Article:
Toronto (April 26, 2016). Chroniker Press has released the paperback version of the first full commentary on the Digha Nikaya, regarded by scholars such as A.K. Warder as the oldest Buddhist text, in sixteen centuries. Conversations with the Buddha, written by Tseten Thokmey, the Buddhist name of Alexander Duncan, consists of a series of meticulous commentaries on the 34 suttas of the Digha Nikaya, together with the nine longest suttas of the Majjhima Nikaya. The book was originally offered to the Buddha Center as a series of talks. It is written from a non-sectarian, universalist perspective. Thokmey’s blog, Pali Meditations, is currently read in 138 countries. Thokmey is also the author of Buddhist Self-Ordination: A Dharma Strategy for the West, Khatas, Fundamental View: Ten Talks on the Pali Canon, and Dharma Notes, soon to be re-released in a fourth edition. Conversations with the Buddha is 454 pages, costs US$28.20, and also appears in Google Books. It is also available from Chroniker Press in hardcover.
August 26, 2015 (Toronto). Chroniker Press has published the first comprehensive commentary on the Digha Nikaya since Buddhaghosa’s Sumangala-vilasini, entitled Conversations with the Buddha: A Reader’s Guide to the Digha Nikaya, by Tseten Thokmey, the Buddhist name of Alexander Duncan. Conversations is written from a modern, non-sectarian, universalist point of view. Unlike many sectarian exegetes, Conversations does not try to “second guess” the Pali Canon, but takes the Pali Canon itself “at its word,” disregarding nothing, to establish a basis for the Dharma Transmission to the West. The hermeneutic is non-historicist and phenomenological. This is Duncan’s seventh book.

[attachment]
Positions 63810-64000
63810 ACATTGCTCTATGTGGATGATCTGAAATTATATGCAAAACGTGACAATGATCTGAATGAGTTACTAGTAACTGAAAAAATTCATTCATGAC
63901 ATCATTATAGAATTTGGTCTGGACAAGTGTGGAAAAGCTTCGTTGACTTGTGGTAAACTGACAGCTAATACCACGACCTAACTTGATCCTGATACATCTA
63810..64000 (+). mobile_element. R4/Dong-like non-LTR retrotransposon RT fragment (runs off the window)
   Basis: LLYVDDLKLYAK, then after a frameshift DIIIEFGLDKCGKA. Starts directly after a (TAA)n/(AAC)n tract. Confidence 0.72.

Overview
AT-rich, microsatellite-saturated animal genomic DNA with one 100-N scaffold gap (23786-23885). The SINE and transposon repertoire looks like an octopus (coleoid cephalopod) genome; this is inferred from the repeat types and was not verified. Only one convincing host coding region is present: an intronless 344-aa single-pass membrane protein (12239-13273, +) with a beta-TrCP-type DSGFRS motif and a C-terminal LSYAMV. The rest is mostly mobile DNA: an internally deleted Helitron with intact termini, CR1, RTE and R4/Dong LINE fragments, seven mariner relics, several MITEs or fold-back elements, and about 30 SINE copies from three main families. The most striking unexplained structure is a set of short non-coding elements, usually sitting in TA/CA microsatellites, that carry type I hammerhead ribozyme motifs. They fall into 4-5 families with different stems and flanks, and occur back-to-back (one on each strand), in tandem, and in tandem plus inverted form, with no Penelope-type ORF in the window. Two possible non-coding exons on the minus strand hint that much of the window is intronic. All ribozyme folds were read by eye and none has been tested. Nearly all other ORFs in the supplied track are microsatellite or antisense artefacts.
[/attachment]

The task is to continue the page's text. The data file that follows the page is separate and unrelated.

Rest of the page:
The entire series of Dharma Talks on the Digha Nikaya by Tseten Thokmey is now available on Sutta Central. Thanks to Bhikku Sujato for making these talks available to a broader audience. We are also currently reediting these blog posts online; a book will be forthcoming, entitled Conversations with the Buddha: A Reader’s Guide to the Digha Nikaya.
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NOTE: The Sutta Central website is supposed to mirror these blog posts automatically, thus incorporating any changes or updates.